Ladytron - Velocifero
Matt Haigh 17/06/2008
It's time to don your best Bladerunner outfit and twist any trace of a smile into a thin-lipped veneer, as Ladytron are back and ready to show all the other pretenders to the Electronica throne exactly how it's done. The minimalist bleeps and squelches of their first two albums are long gone: Velocifero takes the ideas that glimmered through their previous album Witching Hour and nurtures them into a fully-realised sound that is all their own.
The psychedelic style artwork - with the band members caught up in a wave of swirls, spirals and carbuncle-eyed creatures - is echoed in the sound of first single Ghosts, a thumping track replete with retro 60s-sounding organ and tentative vocals about an apologetic spirit … maybe. It's always quite difficult to tell what Ladytron are singing about, as their lyrics are often a mix of the head-scratchingly abstract and familiarly mundane. The way in which Helen sings "There's a ghost in me that wants to say I'm sorry - doesn't mean I'm sorry," epitomises what's so great about this band. A lot of people believe the only way to convey feeling is to wail your lungs out as if your heart is breaking right there in front of the microphone. Instead, Ladytron front-women Helen and Mira deliver their lyrics with a cool indifference suggesting restraint over fierce emotion and the difficulty of heart-felt expression.
I'm Not Scared leaps out of the speakers with a thundering baseline, awash with sinister synths, almost nightmarish in its brooding tone. There are echoes of the Pet Shop Boys on Runaway, while Season of Illusions sees the band lamenting the loss of Top of the Pops. To pick out highlights proves rather difficult, as this is an incredibly consistent album; unlike their previous efforts, there is no filler, and the knob-twiddling experiments of old that often meandered towards an anti-climax have vanished altogether. Velocifero is a head-rushing experience as much as an album, a neon-soaked underworld dripping with futuristic atmosphere.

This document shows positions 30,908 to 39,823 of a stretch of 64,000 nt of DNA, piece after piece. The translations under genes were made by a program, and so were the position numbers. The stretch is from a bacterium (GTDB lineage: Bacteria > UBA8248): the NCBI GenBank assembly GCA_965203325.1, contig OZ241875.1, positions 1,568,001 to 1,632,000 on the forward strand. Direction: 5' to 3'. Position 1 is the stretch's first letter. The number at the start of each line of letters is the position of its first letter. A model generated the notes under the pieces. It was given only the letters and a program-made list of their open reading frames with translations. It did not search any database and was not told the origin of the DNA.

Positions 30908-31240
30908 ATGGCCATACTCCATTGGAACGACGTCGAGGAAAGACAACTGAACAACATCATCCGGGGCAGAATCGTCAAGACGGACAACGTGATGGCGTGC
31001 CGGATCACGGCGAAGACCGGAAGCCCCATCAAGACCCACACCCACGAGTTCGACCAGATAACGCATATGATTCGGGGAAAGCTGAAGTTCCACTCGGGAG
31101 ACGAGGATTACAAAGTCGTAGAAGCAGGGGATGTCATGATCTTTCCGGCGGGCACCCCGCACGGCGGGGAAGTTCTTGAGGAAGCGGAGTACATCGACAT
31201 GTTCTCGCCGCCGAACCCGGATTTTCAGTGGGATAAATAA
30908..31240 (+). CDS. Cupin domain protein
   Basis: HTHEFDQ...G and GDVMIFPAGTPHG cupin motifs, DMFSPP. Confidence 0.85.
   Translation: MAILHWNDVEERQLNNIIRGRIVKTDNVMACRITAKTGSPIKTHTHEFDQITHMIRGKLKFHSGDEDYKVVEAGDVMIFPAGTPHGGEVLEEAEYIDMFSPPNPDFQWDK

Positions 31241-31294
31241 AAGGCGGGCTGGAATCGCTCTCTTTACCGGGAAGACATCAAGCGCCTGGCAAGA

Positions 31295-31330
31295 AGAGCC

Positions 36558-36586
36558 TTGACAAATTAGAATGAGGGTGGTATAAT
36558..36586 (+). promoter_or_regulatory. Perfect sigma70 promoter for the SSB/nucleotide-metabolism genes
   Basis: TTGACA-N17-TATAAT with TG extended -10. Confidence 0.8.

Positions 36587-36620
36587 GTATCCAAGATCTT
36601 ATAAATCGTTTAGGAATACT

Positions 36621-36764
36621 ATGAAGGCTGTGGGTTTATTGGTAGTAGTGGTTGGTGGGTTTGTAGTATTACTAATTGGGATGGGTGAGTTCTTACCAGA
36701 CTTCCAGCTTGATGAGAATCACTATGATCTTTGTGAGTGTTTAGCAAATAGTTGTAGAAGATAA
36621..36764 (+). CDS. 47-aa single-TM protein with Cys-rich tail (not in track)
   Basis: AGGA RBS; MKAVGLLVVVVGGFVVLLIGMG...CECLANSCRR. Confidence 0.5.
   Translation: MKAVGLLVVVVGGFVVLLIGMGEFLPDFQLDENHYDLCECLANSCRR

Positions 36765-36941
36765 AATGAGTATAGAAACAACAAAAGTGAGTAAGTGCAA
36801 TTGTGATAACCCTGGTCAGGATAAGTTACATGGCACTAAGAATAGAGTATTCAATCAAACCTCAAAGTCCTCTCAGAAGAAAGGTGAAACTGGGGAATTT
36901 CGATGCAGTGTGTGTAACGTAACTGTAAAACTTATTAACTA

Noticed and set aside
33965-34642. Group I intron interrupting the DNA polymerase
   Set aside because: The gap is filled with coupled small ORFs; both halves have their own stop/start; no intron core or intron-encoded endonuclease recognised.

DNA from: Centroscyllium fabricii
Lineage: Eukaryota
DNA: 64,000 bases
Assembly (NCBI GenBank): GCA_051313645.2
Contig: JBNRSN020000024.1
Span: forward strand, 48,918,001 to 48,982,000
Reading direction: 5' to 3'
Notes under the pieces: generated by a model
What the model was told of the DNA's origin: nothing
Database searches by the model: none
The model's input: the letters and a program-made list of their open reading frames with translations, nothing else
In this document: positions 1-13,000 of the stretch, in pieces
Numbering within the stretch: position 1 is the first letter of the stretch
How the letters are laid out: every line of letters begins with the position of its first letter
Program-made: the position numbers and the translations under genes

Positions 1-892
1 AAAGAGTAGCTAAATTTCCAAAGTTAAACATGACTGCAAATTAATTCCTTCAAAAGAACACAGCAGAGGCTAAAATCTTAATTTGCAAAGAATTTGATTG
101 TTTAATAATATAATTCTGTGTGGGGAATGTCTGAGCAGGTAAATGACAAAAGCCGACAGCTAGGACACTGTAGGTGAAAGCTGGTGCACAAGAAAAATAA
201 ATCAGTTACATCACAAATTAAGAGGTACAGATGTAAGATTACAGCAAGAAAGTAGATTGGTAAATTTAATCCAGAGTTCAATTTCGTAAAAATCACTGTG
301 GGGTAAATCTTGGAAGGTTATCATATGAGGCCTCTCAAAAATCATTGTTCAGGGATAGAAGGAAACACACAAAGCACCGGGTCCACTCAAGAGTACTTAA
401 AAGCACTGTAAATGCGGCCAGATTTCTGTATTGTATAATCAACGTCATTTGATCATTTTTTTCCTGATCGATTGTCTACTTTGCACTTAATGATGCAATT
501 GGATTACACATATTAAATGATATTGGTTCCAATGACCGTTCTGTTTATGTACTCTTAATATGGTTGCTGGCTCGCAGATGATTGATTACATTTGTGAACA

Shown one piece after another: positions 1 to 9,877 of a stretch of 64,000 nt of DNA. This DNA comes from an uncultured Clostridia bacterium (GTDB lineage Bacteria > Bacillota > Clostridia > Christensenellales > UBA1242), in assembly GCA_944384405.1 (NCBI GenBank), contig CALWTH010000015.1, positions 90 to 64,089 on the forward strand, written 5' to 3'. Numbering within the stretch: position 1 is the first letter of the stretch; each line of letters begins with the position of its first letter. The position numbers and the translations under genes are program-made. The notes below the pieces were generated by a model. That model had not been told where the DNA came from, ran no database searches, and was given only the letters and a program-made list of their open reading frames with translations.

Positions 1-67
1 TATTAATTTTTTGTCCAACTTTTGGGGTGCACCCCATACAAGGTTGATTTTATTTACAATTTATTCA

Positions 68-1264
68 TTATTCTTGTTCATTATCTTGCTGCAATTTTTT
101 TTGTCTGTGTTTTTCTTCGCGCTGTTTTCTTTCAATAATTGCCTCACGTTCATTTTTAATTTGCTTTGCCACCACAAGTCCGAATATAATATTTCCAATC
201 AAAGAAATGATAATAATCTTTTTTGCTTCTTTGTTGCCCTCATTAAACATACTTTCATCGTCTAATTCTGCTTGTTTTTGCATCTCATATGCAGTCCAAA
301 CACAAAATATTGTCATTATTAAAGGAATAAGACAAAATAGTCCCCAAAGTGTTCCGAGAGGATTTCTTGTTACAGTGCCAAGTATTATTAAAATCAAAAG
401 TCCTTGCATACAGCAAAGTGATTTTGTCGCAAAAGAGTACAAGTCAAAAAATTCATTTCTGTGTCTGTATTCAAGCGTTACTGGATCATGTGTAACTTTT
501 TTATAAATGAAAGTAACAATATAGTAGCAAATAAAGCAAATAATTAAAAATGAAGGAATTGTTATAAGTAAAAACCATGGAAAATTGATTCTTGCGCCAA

Velocifero really comes into its own at the end, however. The final three songs make for a powerful trilogy that manages to capture the very essence of the band, and hint at a new direction yet to come. Deep Blue is the sound of the future. A song to blast from the speakers of your light cruiser as you're speeding down the highway through some high-tech futuristic city. Tomorrow is light and breathy, striking that delicate balance between ice-queen and teary-eyed emotion that has become so central to their aesthetic. Album closer Versus is a euphoric, epic tale of reflection, regrets and redemption encompassing an almost Bell and Sebastian-esque sound while never losing its idiosyncrasy. It feels like a revitalizing, sweet release after the heavier and more darker moments that have proceeded it, the audio equivalent of turning your face up to the heavens during a rainstorm. Moreover, it feels like a bold step in a slightly new direction, a leap forward into the unknown, and you just know they'll soon be flocking back to their studio like bats to a cave to record album number five.
In the current worlds of both Indie and Electronica, there's an awful lot of music that sounds nearly identical to its counterpart, a great deluge of four-piece bands with their guitars, fashionable haircuts and skinny jeans that just sound completely uninspired. Amid this sea of banality, Ladytron gleam with wry perceptions, an original sound, and plenty of heart. In my book, they're already a national treasure.